Using Your Blog to Market Your Fiction Novels

In 1998 and 1999, best selling author Elaine Cunningham published short stories in Dragon Magazine that were small vignettes about the popular characters ElaithCraulnober, ArilynMoonblade, and DaniloThann.

The purpose of these short stories was to market her novels by introducing these characters a new audience and to maintaining the interest of her past audience.

While physical magazines are much less popular today, the principles behind this idea remain true. Short story publishing is an effective way to market your fiction novels.

Short Stories as Marketing

The best way to publish your short stories is on a blog dedicated to your fiction. This proves to your readers that the fiction you are writing is actually canon.

A blog also lets you easily provide links to your author bio and, more importantly, the novels you are marketing. When writing these stories, remember your audience.

You need to write stories that entice new readers and reward past readers for their loyalty. In general you should focus on your most engaging characters.

One difficulty you will need to deal with is bringing readers to your blog in the first place. The nice thing about writing short stories is that they practically advertise themselves.

Publish an excerpt of your story on popular fiction forums that discuss your genre of fiction, or even, with a link directing readers to your blog page for the full story.

A good excerpt will draw traffic to your blog and a good story will earn sales for your novels.

Serial Writing to Expand Your Fictional World

In addition to one-shot short stories that paint a vignette about a character or piece of your fictional world, you can also engage in serial writing. This requires effort similar to writing a full length novel, but has the advantage of getting return traffic to your blog, which will increase your blog’s search engine ranking.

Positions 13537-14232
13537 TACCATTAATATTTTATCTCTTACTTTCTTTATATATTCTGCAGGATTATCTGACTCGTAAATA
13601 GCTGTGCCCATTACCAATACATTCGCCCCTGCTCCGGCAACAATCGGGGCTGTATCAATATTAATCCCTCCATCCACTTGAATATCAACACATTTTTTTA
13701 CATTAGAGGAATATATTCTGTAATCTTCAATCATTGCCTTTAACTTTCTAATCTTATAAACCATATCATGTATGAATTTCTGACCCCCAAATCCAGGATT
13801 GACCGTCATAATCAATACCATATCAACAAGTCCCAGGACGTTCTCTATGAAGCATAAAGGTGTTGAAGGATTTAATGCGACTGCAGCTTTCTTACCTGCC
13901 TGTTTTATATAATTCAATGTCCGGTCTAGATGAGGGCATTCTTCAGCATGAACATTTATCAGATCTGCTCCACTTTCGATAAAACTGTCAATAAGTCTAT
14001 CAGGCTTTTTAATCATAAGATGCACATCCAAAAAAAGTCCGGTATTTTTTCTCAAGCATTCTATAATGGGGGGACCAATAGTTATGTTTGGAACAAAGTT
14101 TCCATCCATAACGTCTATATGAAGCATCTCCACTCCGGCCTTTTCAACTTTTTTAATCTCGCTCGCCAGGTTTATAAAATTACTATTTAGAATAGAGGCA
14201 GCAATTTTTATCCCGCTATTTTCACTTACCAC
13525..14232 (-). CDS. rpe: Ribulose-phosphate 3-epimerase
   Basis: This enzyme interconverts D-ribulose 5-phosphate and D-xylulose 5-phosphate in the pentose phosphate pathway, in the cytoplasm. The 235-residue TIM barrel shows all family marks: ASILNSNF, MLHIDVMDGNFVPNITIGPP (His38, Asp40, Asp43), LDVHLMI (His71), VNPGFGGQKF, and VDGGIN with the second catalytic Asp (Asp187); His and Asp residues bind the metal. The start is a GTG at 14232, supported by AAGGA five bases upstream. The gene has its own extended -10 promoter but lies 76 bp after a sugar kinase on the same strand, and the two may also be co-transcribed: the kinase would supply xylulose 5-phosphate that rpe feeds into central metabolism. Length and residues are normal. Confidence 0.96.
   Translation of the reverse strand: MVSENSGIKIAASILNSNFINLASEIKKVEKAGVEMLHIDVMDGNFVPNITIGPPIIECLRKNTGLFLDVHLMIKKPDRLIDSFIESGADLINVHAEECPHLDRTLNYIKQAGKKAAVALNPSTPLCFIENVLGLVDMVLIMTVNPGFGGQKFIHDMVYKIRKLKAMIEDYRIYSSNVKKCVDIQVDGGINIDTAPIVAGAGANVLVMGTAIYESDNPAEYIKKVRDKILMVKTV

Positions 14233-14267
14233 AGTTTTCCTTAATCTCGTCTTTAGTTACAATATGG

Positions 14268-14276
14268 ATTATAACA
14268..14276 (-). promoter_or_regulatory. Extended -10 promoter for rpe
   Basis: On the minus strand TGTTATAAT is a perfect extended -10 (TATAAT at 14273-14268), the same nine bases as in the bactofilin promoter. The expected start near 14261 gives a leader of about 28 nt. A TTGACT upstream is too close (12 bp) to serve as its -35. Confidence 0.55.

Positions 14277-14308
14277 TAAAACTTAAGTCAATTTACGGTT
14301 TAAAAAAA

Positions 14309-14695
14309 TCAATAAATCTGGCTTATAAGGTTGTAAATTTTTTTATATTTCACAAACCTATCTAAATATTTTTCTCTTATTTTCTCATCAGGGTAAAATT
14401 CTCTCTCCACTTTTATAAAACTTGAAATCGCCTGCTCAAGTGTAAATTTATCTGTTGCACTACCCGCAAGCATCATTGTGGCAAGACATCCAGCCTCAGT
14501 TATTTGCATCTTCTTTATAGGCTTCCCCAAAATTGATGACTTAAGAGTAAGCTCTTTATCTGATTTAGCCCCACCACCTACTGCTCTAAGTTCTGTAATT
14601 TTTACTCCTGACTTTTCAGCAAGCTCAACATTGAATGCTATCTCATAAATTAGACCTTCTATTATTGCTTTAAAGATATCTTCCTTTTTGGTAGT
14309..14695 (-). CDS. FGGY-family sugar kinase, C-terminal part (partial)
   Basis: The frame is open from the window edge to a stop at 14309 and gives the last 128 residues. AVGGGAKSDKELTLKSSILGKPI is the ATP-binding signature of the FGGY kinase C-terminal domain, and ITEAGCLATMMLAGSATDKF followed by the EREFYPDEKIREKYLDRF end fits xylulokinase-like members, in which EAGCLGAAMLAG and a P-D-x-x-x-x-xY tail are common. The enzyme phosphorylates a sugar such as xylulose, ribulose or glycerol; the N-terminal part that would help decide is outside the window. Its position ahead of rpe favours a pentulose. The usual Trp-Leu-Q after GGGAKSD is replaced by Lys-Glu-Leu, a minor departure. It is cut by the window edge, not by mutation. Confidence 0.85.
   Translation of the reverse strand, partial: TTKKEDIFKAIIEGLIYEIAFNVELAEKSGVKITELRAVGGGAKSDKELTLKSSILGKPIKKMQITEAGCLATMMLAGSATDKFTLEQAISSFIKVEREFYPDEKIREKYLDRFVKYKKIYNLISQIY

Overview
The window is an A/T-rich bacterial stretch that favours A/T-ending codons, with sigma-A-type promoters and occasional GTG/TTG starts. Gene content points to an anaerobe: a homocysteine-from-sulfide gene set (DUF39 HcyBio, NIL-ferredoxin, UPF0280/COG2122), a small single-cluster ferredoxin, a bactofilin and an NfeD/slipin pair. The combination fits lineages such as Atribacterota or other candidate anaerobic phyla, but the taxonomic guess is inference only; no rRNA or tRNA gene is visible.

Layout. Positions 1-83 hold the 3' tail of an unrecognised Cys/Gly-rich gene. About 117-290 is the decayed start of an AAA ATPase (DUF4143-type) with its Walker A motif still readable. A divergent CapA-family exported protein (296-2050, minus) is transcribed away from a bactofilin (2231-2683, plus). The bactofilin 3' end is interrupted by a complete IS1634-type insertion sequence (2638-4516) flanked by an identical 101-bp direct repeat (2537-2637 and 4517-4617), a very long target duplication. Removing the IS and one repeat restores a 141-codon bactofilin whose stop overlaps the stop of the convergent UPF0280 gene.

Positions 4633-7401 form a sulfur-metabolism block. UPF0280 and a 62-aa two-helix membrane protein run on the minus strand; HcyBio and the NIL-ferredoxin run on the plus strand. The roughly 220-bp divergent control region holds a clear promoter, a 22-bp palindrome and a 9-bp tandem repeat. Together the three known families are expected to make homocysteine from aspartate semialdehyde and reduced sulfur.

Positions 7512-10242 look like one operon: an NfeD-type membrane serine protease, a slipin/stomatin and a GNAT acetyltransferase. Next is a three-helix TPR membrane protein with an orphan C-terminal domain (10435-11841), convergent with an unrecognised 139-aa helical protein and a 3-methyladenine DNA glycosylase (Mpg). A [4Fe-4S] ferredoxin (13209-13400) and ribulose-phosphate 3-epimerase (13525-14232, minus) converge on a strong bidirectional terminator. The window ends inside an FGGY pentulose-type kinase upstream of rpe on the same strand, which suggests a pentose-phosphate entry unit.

Since the purpose of serial writing is to drive sales of your novels, you want to avoid revealing too many major events of your novels. Weave the events of your serial story to the events of your novels in a way that augments and builds on them, without revealing them entirely.

Make sure to tell your audience, in a footnote, exactly what novel is being referenced.

For example:

The events depicted above tie into the events in chapter 14 of “Dancing with Penguins.”

This points the reader directly to where they can read more about the events described. When your reader sees the major the serial content is tied into your novels, they are likely to have an interest in purchasing those novels.


Article by

Mickey has degrees in linguistics and logic from a top 25 university. He has been writing online for the approximately five years, specializing in gaming, hobbies, and media. He has never missed a deadline. Quality and speed are equally important to Mickey and he'll never sacrifice one for the other.

Powered by Crowd Content image

Content Creation for Your Blog

Learn more
Content Marketing

The Explanation Behind Click Assisted Conversions

Continue reading

Content Marketing

Understanding Customer Segments to Better Resonate with Targ …

Continue reading

Leave a Reply

Your email address will not be published. Required fields are marked *

You may use these HTML tags and attributes:

<a href="" title=""> <abbr title=""> <acronym title=""> <b> <blockquote cite=""> <cite> <code> <del datetime=""> <em> <i> <q cite=""> <s> <strike> <strong>